This past weekend, the NBA announced it is considering going back on a plan it has had in play for years: the so-called “one-and-done” age-limit rule. Right now, NBA players have to be at least 19 years old or one year removed from their high school graduations in order to be drafted.
But NBA Commissioner Adam Silver wants to slash that rule and start talking to elite players in high school. He is apparently sick of the scandals in college basketball, where top programs are accused of paying players and families illicitly, sometimes tens of thousands or hundreds of thousands of dollars in cash, gifts, and merchandise. Silver says if the point was to get high school students to go to college for a little while, why encourage that if there’s scandal after scandal?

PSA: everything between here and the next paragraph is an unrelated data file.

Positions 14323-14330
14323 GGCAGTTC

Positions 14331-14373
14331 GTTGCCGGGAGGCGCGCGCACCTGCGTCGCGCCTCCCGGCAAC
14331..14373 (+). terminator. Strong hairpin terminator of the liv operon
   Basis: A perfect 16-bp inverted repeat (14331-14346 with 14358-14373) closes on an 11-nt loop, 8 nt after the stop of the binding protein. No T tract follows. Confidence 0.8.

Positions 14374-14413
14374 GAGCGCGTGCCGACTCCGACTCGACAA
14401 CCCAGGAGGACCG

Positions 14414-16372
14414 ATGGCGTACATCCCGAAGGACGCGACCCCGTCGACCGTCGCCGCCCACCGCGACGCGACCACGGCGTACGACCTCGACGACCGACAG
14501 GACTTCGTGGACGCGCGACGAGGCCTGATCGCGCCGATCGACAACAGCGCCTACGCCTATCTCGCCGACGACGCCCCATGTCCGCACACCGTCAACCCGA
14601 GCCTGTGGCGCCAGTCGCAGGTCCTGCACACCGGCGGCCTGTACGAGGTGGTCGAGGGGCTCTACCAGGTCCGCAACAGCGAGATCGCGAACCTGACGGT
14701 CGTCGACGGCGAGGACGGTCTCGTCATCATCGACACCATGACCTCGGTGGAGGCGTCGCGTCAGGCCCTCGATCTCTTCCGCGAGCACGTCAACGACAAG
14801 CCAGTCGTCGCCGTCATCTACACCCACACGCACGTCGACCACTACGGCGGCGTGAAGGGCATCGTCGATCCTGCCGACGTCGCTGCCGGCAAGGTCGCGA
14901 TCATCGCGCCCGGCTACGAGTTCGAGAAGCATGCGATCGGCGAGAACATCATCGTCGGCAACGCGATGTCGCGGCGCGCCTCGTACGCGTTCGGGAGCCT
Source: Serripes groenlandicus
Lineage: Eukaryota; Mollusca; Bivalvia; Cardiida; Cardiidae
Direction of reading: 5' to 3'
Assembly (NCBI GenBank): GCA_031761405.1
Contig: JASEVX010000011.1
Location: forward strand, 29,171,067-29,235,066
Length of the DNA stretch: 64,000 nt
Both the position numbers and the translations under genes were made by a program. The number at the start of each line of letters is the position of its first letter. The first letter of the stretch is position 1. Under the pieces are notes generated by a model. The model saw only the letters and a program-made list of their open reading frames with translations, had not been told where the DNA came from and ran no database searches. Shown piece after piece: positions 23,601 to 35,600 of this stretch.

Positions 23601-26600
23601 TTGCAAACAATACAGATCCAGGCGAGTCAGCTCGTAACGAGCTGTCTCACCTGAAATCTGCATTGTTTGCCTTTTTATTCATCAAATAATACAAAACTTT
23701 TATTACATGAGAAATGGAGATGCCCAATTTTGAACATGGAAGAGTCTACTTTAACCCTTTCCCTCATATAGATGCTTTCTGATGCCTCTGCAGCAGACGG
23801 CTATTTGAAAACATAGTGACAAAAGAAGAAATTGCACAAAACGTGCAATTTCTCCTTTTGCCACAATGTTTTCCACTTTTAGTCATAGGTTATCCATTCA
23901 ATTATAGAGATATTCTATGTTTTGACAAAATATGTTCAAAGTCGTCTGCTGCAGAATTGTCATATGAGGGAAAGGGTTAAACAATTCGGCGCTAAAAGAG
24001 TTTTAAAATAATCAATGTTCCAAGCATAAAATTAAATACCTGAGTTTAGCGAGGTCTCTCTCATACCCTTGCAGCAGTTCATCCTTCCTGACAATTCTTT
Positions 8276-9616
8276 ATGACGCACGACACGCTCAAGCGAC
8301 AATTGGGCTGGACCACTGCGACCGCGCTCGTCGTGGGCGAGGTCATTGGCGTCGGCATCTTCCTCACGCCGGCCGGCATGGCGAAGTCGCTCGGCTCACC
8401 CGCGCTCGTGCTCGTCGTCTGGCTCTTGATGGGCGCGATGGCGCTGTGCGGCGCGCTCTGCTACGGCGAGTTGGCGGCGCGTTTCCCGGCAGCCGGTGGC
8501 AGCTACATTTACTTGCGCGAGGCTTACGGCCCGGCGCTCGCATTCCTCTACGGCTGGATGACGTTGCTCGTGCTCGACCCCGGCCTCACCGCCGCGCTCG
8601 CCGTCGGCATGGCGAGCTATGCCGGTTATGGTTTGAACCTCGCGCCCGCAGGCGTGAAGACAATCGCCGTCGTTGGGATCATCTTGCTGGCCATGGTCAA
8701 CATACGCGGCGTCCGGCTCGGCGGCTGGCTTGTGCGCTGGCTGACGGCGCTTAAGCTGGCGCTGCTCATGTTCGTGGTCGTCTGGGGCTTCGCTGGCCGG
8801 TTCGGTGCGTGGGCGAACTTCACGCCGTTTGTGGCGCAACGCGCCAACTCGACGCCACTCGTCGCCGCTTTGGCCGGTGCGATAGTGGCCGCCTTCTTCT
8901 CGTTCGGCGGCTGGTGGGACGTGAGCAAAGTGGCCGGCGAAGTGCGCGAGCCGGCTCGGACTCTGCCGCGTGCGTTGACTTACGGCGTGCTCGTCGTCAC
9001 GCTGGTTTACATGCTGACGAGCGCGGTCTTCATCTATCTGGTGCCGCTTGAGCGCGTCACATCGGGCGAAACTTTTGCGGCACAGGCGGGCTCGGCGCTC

As the NBA considers whether to let high school players in the league directly, questions arise about the NCAA. Is it time that the NCAA pays athletes? And if yes, how would it work? Our guests weigh in:
- Jeff DiVeronica, sports writer for the Democrat & Chronicle
- Carl Falk, sports talk radio host at Fox Sports 1280
- Mike Waters, college basketball writer at syracuse.com and the Post-Standard
- Andre Fontenette, 2004 Syracuse University graduate and former SU wide receiver